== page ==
“The elegant dancing pavilion, perhaps the largest in the county, had been finished and was used all day long, excellent music being furnished by Niethe’s orchestra of this city [Laramie], with violin, piano, clarinet, cornet and trombone,” said the paper. “One could get anything from a sandwich of picnic-baked meat to a glass of Anheuser-Busch.”

There was one mishap: Laramie’s “Fred Sackett, the aeronaut” was severely burned about the hands and face when his huge balloon was destroyed. Sackett intended to parachute down once the balloon reached altitude, but while still on the ground the balloon caught fire. A pail holding gasoline was mistaken for water and tossed onto the flames making a huge flareup from which Sackett barely escaped.

Visitors from Laramie discovered that though there had been trains coming and going all afternoon, the LHP&P operators cancelled the 8 p.m. return, forcing everyone to wait until the final run at 10 p.m. which was packed; it reached Laramie around midnight. There were few complaints; it was a celebration talked about for years.

Van Horn’s Legacy

Not much is known about Isaac Van Horn. A search of resources like Ancestry and Google yielded nothing with certainty except a book written by Van Horn before all the Centennial business started. The title is “Brains and Money vs. Resources, Illustrated and Embellished with Views of One of the Most Resourceful Yet Undeveloped Sections of the Rocky Mountain Region,” published around 1900. Coe Library at UW has several copies in the Special Collections Department.

McBride Rare Books of New York City offers a copy of this book for $300 and suggests that it is “a wonderful and elaborate promotional work for Laramie, Wyoming.” The McBride blurb also reveals that Van Horn declared bankruptcy in 1917, with liabilities in excess of $750,000.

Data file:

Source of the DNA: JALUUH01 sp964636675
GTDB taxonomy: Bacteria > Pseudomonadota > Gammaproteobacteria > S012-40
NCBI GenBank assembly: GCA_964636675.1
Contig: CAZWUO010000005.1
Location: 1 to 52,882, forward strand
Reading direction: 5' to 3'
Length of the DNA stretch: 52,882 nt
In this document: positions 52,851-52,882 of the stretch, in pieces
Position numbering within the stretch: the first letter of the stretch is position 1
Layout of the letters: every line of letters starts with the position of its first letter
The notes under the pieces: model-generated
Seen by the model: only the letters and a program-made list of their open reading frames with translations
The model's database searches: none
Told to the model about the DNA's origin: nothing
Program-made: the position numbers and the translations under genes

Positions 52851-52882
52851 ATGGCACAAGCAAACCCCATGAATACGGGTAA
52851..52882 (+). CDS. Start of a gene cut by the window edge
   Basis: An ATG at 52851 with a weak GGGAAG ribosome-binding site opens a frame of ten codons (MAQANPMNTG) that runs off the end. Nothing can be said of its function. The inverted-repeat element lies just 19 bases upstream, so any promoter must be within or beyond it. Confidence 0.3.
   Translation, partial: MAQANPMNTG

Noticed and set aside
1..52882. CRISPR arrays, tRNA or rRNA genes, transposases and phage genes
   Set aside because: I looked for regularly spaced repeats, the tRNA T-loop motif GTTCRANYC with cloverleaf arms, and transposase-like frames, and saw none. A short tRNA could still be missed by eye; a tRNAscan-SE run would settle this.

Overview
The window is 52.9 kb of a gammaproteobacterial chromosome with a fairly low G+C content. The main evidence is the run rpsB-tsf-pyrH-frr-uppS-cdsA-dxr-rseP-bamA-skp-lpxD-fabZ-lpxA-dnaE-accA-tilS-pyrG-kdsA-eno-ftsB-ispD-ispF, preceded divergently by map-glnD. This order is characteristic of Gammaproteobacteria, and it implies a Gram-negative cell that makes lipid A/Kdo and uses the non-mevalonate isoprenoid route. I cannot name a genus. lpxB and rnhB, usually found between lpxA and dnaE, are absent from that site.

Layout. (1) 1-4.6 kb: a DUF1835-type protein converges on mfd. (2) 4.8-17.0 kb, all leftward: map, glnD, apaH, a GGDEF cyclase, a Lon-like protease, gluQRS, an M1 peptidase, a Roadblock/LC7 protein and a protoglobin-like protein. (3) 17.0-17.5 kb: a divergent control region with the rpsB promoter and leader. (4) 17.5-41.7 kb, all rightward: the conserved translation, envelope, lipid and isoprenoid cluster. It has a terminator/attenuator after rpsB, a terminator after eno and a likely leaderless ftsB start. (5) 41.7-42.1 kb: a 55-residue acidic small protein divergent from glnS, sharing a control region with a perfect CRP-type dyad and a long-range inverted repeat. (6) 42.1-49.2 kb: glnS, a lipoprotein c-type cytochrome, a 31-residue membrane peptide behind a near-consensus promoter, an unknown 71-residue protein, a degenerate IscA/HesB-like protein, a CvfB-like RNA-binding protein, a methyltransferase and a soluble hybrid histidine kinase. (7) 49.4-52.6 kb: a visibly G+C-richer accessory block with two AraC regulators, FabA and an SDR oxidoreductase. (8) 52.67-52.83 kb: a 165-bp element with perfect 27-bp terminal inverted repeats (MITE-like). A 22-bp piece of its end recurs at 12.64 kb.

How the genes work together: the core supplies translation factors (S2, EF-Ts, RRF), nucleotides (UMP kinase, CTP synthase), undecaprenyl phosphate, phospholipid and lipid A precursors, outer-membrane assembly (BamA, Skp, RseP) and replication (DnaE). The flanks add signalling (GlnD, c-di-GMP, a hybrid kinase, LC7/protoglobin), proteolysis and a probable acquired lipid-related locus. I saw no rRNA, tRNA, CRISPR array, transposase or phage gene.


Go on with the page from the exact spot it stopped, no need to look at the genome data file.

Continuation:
The author of the website “Wyoming Tales and Trails” reports (with no sources) that Van Horn made his initial money as a grocer in Nebraska before moving to Boston, and that he received $2,750,000 in railroad stock without any evidence of having paid for it.

By 1913, the railroad that Van Horn envisioned was in receivership, with Fred Miller as the court-appointed “receiver.” The line was reorganized four times with different owners after 1914, ending finally as the Wyoming & Colorado Scenic Railroad, which dissolved in 1996. The tracks were pulled up, and a portion of the grade that had been built in the Medicine Bow Mountains has now become a popular “rails-to-trails” segment maintained by the Forest Service and a group of dedicated volunteers.

So the LHP&P was put to rest with all the jokes about its name. It was the “Laramie North Park & Western” at one time; “Lazy, No Pep and Wobbly” was what locals told me they called it. The UPRR took over the line in mid-century; I remember the unique sound of its diesel engine throbbing and whistle blowing as it slowly chugged along the edge of Lake Owen Campground, on its way to Coalmont, Colorado.

Proudly unincorporated

In 2010, the population of Centennial was 270. It’s about 31 miles west of Laramie on Highway 130. The unincorporated town does boast a Post Office, Community Center, Church, Branch Library, School, Museum, Volunteer Fire Station, convenience story with gas station, and several more restaurants than it had in 1907.

And the name? It came from a gold mine that was supposedly discovered when a local fellow picked up a quartz stone with something shiny in it that was assayed to reveal gold. One would think that might have happened in 1876, the Centennial year for the United States. But the authors of the booklet “Centennial, Wyoming 1876-1976: The Real Centennial” say the Centennial mine was actually founded in 1875. The gold vein soon disappeared but hopes still remain that the “lost vein” is somewhere in the mountains above Centennial.

Judy Knight is collection manager at the Laramie Plains Museum. This story and others in the series are archived on the website of the Albany County (Wyoming) Historical Society, wyachs.com.